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Published reports: Organs allegedly taken from Alabama inmates without permission

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The families of Alabama prison inmates have filed lawsuits alleging that organs were harvested from the bodies of dead inmates, often against the wishes of relatives. CNN and the Courthouse News Service report Alabama Department of Corrections Commissioner John Q. Hamm and the University of Alabama Birmingham are named in the suits.

The first of the lawsuits was filed on behalf of the family of inmate Jim William Kennedy, who died last year at Alabama’s Limestone Correctional Facility. The funeral home that received the prisoner’s remains reportedly told the family that the body was in “a severely damaged state,” all of his major organs were missing, and some bones were broken.

The action reportedly came that same year that relatives of deceased prisoner Brandon Dotson filed a federal lawsuit that claimed his scalp was peeled back and his heart was missing following a state autopsy. The families of inmates Arthur Oren Stapler and Anthony Pere Brackins took similar legal actions.

The families told reporters that an agreement for autopsy service between the University of Alabama at Birmingham and the Department of Corrections has been in effect since 2005. UAB reportedly was paid just over $2,000 for each procedure that was performed.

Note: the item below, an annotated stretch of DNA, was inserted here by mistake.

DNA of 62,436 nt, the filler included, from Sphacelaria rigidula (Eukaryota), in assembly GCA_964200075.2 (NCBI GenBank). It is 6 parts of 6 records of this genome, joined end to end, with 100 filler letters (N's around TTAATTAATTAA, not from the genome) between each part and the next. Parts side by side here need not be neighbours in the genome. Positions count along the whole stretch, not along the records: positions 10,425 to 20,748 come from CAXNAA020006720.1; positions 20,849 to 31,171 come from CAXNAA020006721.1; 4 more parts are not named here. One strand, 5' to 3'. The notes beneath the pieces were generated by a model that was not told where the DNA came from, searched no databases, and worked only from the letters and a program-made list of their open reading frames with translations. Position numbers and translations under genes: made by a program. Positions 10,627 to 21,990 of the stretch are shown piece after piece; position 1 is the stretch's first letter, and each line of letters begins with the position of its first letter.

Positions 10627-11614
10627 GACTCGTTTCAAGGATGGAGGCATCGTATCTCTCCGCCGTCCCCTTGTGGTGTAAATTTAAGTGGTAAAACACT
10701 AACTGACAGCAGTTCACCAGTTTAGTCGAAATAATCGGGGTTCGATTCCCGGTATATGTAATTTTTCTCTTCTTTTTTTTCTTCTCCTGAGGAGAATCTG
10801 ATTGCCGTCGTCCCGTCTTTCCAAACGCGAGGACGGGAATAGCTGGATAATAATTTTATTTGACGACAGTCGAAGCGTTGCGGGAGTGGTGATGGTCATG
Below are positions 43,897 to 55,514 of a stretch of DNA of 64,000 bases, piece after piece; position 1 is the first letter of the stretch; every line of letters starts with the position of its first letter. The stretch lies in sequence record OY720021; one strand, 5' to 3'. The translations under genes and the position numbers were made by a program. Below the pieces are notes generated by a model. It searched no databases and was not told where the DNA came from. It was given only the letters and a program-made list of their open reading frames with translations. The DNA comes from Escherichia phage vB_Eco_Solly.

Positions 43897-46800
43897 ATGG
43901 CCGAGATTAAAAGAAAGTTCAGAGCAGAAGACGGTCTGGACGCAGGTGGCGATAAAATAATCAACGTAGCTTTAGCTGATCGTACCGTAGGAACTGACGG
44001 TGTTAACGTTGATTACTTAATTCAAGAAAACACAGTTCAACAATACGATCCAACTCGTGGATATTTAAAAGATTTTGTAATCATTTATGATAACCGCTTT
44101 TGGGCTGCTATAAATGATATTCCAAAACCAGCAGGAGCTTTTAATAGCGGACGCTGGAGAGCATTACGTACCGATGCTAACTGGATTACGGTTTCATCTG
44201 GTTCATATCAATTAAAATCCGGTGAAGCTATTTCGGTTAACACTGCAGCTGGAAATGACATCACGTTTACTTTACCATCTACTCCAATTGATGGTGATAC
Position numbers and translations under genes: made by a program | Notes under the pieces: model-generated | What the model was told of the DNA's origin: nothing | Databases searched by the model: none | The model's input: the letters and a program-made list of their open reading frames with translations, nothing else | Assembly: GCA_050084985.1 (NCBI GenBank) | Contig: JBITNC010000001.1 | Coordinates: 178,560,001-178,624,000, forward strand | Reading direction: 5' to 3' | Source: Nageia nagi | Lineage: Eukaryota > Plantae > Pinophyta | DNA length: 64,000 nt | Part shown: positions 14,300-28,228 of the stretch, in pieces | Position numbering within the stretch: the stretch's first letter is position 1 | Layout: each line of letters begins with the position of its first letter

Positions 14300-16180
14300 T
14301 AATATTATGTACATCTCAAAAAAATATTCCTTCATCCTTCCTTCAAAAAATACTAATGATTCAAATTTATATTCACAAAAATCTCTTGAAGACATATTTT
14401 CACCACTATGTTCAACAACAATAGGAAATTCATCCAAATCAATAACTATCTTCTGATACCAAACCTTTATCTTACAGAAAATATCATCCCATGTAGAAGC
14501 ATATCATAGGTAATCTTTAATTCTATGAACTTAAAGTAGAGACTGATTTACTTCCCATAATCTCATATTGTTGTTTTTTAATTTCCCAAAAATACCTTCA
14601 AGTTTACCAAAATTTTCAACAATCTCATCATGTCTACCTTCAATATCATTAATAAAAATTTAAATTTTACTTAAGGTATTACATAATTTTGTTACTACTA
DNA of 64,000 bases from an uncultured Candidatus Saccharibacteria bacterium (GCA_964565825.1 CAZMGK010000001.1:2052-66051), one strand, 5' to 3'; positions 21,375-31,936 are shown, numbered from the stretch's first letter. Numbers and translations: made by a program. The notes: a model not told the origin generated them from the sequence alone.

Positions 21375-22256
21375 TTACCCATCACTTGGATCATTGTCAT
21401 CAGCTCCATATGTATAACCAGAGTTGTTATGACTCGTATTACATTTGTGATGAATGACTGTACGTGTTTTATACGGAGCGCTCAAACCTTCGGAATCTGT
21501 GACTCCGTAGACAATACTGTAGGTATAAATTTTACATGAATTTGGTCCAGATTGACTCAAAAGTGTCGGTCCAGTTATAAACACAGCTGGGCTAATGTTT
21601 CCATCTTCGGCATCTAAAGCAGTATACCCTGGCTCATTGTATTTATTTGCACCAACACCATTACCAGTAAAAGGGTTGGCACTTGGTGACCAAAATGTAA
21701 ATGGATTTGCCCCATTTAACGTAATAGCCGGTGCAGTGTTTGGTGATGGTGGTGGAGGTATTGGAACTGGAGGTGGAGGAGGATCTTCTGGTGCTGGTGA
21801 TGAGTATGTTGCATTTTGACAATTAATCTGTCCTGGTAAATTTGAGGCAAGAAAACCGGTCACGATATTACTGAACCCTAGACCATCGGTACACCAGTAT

UAB told CNN that the agreement between the two state institutions establishes that it’s the responsibility of Alabama Department of Corrections to obtain permissions from the legal representatives of deceased inmates. The network reports the situation has resulted in “finger pointing” between the two entities, as to who is supposed to authorize autopsies under the agreement. Both UAB and the DOC declined further comment since the legal action is ongoing.

Earlier this year, Democratic Alabama State Representative Chris England of Tuscaloosa wrote legislation to make it a felony for a medical examiner to retain a deceased person's organs without the family’s consent.

Pat Duggins is news director for Alabama Public Radio.
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